Jewish Holocaust refugees who went below stairs
The daily life of a Jewish Holocaust refugee who escaped the Nazis by working as a servant in a British home will be discussed in a BBC documentary tomorrow.
Edith Argy's story will be told in the third part of the BBC2 series Servants: the True Story of Life Below Stairs.
Mrs Argy, who was just 18 when she arrived in Britain in 1938, was one of thousands of young Jews from Austria and German who escaped the Nazis on domestic service visas after the British government brought in a visa requirement for refugees in March 1938. The exact number who worked as servants to middle or upper class homes in the late 1930s is unknown.
But according to Michael Newman of the Association of Jewish Refugees, it thought that at least 15,000 visas were issued in total before the outbreak of war, outnumbering the numbers of children who acme over on the Kindertransport. Most were woman aged between 14 and 45, gaining visas after placing or answering adverts in British newspapers or with the help of an Austrian organisation set up before the Anschluss to arrange for domestics to go overseas.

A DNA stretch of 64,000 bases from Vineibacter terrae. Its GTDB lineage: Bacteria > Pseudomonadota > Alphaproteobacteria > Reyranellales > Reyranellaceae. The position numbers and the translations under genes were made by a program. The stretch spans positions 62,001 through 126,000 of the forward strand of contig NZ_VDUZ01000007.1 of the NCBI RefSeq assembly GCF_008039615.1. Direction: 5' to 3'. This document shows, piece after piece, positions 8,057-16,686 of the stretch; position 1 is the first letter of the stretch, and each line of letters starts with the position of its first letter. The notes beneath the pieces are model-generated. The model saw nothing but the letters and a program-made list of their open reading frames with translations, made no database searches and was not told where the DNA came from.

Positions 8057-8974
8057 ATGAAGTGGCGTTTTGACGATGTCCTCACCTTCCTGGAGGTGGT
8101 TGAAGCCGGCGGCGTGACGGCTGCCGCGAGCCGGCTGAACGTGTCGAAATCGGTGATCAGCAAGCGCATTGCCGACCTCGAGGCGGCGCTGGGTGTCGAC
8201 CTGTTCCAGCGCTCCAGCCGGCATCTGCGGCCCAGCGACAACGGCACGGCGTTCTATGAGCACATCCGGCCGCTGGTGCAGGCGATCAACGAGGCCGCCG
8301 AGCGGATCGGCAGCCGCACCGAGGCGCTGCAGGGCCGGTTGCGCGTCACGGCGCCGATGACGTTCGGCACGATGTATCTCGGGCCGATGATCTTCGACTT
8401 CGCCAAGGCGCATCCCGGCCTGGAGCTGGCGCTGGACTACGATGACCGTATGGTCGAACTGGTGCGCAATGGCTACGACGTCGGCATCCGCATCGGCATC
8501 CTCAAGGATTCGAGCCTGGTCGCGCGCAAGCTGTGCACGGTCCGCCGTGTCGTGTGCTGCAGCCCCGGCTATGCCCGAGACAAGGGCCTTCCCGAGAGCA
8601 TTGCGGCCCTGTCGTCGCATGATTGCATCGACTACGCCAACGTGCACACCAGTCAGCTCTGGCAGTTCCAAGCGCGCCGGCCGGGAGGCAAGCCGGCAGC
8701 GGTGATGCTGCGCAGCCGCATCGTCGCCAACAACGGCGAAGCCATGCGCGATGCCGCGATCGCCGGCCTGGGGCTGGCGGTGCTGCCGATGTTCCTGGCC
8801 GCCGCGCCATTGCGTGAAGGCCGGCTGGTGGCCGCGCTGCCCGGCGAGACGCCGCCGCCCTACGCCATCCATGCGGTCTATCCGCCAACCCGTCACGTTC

Mrs Argy, who spent 16 months as a domestic servant and worked in nine different places in that time - including for three Jewish families - arrived with little experience of housework, having "not so much as held a broom" before she secured her first job working for a headmaster. "I found it very hard to adjust to being a servant," she said, adding that she spoke little English when she arrived. "In fact, I was so unhappy and so lonely in my first job that I no longer wanted to live".
She was interviewed by Dr Pamela Cox, presenter of the series, about her experiences.
"Her team really wanted to film me in Southsea where I started my career as a domestic servant, but for the life of me I could remember neither the name of my employers nor their address," she said. "The only name I could remember was that of Sadie Minsky, for whom I worked as a mother's help in Stamford Hill."